Migration is a difficult subject to address in times of crisis and high unemployment. It gets a bad press – because migrants are scapegoats for problems; because the migration policies in Europe have not always functioned at their best; or simply because good news and positive stories do not easily gain space in the media nowadays.
However, it is undeniable that migration can help diversify societies, enriching and invigorating them. Migrants bring economic dynamism, entrepreneurship, new ideas and also create jobs.
Contrary to a common misunderstanding, legal migrants do not take jobs from local workers and do not bring wages down. Despite an overall high EU unemployment rate, migrants help to fill labour and skills shortages that increasingly appear in some sectors of the economy.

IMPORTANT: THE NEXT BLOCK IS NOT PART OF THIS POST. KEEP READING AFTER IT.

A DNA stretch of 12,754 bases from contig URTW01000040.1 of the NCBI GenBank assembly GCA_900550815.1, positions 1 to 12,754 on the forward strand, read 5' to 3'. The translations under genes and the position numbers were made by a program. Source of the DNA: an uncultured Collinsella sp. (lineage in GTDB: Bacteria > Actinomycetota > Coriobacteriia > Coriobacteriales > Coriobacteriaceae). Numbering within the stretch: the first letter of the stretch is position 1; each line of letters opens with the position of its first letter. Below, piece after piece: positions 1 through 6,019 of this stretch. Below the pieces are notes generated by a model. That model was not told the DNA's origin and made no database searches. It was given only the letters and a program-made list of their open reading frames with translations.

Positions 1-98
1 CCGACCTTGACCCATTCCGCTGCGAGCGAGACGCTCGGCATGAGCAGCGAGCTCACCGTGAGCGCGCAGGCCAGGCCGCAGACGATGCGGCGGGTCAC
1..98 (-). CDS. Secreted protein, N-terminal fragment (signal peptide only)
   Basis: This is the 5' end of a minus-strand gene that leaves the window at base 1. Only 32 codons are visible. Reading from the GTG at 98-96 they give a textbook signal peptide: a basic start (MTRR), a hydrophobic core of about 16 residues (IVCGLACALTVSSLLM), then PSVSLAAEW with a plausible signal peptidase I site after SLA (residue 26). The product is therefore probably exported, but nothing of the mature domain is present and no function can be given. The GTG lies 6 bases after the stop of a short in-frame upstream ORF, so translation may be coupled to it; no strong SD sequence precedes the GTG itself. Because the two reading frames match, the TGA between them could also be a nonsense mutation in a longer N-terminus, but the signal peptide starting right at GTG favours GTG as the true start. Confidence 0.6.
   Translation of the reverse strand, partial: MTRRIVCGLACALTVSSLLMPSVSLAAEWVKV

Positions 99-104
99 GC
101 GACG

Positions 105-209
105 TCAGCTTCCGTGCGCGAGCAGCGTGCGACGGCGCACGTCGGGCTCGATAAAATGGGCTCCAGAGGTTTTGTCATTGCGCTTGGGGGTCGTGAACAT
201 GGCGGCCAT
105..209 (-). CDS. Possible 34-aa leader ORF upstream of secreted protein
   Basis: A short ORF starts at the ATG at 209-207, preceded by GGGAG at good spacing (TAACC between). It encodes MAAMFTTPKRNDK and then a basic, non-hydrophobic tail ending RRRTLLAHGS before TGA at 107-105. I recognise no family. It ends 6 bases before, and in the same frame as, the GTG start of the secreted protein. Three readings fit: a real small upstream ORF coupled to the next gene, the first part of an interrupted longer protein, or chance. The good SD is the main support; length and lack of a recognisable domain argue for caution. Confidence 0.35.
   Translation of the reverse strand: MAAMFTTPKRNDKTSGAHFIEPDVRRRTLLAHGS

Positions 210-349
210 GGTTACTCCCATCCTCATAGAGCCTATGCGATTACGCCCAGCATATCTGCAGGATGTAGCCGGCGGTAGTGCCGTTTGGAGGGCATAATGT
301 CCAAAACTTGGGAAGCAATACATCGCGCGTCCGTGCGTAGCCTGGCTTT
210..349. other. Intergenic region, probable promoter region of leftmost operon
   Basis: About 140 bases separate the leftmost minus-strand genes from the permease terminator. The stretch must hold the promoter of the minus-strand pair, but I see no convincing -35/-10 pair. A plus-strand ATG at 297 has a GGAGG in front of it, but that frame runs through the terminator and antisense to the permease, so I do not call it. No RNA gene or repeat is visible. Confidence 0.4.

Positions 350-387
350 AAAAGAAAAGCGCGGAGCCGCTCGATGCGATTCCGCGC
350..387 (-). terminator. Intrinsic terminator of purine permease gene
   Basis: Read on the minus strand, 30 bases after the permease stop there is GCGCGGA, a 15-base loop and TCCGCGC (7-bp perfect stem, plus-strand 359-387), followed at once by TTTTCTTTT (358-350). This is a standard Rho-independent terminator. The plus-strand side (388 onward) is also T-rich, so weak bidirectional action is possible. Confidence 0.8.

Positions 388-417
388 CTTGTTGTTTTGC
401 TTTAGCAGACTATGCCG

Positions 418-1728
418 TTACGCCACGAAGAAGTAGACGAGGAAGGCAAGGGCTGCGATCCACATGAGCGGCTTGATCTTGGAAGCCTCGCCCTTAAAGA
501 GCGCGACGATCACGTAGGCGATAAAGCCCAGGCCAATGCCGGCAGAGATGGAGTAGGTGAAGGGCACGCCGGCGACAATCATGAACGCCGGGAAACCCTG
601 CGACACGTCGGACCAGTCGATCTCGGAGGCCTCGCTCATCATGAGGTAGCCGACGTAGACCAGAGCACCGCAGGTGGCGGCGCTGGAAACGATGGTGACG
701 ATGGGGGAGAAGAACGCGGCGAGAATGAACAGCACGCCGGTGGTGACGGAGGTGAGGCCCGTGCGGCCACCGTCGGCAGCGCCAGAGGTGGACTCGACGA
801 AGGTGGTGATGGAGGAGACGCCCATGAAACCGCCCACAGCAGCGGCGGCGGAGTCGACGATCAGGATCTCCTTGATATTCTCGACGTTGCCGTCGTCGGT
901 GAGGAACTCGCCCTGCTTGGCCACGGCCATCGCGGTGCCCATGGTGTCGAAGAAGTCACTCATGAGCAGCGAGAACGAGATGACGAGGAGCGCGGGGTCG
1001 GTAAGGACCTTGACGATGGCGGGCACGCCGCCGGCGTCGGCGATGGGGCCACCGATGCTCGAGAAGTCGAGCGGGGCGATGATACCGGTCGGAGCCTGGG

In today's Europe, where the working age population is shrinking, migrants also contribute to addressing these demographic challenges.
By providing labour and skills that can't easily be found in Europe, by working, earning, spending money and paying taxes, by setting up companies and creating jobs, by using services and buying products that other actors are offering, migrants are contributing to make the European economy move.